I also agree that Microtransactions will lead to the downfall of the standard model, but for the better. There are many games which are "freemium" that I have downloaded and spent more money on via microtransactions that if I had to pay a flat £20-40 fee upfront. For instance, League of Legends would not be anywhere near as big as it is today if it cost £15 to enter it initially, even though a lot of people have ended up spending more than that.

sasrob said:

The free to play makes far more profit!! this is why its going to be the future. first you have players that would give it a go for free they could get hooked on the game plus you can go world wide with out all the cost of disc's/copyright stuff. from the players view people will only play games they like which means only the great games will make it on the FTP model!!! from the games developers view its great as no more one off cost for a game that takes months to complete. If the game is good then you are looking at big profits as the only limiting factor is the cash the player have to spend. I have paid into games I like playing "world of tanks,falling earth,evony" just to name a few. If I enjoy playing a game I will add my support by adding funds to help in game progress. some players say "its not fair on the free playing player" life not fair get over it!! your paying nothing to play a game!!! that part is down to the developers to make it fare. if they don't then game over for a crap game.

Ranger1st Ranger1st said:

With the release of the UDK 4 engine, which allows a small staff to make a high quality game I think we will see a 2 tier system where you'll have those doing single player games with quality DLC's and the corporate side, AAAA games doing primarily on line play/micro transactions. As a gamer from the the beginning of games I really do not like online play; there is so much cheating and each game is far too easy to exploit , FPS are just run around a shoot using wall hacks and auto aim. games like wow require months of play to get anywhere and frankly I'm not that interested in a game that reduces my life to work and gaming. Starcraft has gamers who short stroke every command required to get enough zerglings to overwhelm any outpost in under 2 min.. Online gaming is going to turn off allot of casual gamers because most of them have lives.. I'll play mechwarior online because I really enjoyed the single player game series.. but I know that within the first week the hyper nerds that got in on the beta and who will be playing 10x what I would ever in the first week will be killing everything in sight that isn't another hyper nerd. So then you'll have cheaters who want to kill the hyper nerds and before you know it you'll have a MW2 steam issue where 90% of the players are cheating just to play for more then 10 sec at a time.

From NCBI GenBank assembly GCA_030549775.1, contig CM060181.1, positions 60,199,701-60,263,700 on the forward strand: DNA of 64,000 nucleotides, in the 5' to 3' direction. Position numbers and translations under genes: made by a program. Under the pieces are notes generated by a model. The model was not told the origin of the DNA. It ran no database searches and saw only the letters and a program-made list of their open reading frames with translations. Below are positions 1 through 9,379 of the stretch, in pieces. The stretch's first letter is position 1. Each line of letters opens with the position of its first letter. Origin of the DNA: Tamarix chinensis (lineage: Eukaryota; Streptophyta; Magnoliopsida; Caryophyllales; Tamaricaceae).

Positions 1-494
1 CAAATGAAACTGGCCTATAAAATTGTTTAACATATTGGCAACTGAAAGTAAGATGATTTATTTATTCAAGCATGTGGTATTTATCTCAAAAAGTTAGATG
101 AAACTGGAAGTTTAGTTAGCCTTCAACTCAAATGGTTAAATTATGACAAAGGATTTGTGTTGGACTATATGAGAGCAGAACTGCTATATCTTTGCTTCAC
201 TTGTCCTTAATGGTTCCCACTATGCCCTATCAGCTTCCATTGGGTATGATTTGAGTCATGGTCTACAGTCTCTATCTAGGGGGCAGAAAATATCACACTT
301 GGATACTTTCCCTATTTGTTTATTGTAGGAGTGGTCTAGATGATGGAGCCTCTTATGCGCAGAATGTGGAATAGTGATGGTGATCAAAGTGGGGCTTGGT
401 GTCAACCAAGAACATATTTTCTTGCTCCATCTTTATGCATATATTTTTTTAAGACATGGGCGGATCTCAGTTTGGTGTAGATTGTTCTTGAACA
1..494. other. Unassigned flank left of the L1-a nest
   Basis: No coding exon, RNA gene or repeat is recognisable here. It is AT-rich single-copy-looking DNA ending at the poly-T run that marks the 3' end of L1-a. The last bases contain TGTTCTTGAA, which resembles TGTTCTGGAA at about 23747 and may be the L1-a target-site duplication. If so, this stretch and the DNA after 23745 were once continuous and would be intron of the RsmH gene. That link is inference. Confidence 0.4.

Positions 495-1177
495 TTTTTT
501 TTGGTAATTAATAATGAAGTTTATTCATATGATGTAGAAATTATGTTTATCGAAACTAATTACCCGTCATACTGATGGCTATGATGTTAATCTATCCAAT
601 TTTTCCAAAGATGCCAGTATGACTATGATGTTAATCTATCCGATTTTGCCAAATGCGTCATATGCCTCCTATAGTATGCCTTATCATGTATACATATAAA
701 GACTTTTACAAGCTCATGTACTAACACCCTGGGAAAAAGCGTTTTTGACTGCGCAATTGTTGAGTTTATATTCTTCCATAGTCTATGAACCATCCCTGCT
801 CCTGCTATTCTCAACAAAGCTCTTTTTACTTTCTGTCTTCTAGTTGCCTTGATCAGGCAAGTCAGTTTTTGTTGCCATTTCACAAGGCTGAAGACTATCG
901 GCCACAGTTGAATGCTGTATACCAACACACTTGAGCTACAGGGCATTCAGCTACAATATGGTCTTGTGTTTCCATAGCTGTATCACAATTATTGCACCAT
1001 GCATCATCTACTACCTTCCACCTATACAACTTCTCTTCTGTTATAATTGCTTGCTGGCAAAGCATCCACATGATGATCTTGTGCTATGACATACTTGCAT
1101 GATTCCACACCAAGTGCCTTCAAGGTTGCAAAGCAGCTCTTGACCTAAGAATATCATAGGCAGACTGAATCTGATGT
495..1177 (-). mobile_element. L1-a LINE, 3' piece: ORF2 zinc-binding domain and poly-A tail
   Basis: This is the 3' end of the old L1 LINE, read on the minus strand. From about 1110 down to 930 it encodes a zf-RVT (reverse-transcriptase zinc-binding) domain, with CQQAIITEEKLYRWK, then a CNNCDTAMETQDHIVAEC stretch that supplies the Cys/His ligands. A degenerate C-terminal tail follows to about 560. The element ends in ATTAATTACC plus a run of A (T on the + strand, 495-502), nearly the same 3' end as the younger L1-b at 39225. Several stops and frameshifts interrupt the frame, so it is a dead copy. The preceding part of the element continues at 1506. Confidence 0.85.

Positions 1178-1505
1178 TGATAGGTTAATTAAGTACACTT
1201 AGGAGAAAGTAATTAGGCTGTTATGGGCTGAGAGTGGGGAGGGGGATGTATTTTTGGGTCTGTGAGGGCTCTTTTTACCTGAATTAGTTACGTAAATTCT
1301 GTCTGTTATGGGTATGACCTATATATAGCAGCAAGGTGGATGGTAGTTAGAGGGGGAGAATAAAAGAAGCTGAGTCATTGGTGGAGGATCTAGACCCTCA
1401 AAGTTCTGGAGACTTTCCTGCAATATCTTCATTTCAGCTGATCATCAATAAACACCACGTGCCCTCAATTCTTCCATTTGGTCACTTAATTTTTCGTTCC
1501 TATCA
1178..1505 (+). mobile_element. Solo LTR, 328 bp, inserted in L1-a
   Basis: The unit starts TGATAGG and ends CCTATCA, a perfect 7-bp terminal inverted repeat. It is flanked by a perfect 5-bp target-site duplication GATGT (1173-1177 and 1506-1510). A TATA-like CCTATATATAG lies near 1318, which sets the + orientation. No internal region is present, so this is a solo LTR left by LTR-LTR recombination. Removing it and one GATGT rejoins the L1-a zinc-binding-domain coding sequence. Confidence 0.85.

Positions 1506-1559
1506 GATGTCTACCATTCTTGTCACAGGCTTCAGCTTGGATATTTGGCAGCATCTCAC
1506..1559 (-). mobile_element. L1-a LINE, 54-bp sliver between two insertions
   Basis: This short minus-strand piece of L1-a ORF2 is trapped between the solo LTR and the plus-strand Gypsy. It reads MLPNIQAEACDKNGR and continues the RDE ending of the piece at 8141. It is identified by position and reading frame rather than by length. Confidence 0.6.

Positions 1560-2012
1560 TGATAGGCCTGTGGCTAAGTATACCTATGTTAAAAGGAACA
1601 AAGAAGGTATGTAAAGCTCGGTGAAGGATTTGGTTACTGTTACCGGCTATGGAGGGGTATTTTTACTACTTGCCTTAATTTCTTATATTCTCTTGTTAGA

I just played future solider and I'm annoyed that 1/2 the weapon systems can only be used if you unlock them from multi player gaming.. and any DLC is going to be online oriented.. so, that game is going to the bargain bin at gamestop.

fimbles fimbles said:

As a former world of warcraft player I remember people being insulted in the game for purchasing the spectral horse when it was released.

Pay to win will in my opinion be the death of mainstream gaming.

ramonsterns said:

As a former world of warcraft player I remember people being insulted in the game for purchasing the spectral horse when it was released.

Pay to win will in my opinion be the death of mainstream gaming.

There is also such a thing as paying to much for so little, like a transparent reskin of a mount for $25.

Guest said:

If you are young, like teenagers (or maybe a bum) and got all the time need to get your in-game stuff, then do it the long way and save money. But, if you got more important things to do in life than farming for hours and got the money anyways to just pay for what makes you enjoy the game more, just pay for it and save time. In my opinion, time is more valuable than money. At least in my stage of life.

Richy2k9 said:

hello ...

I am for & against at some points. I play MMOs (how come in the plural !?) ...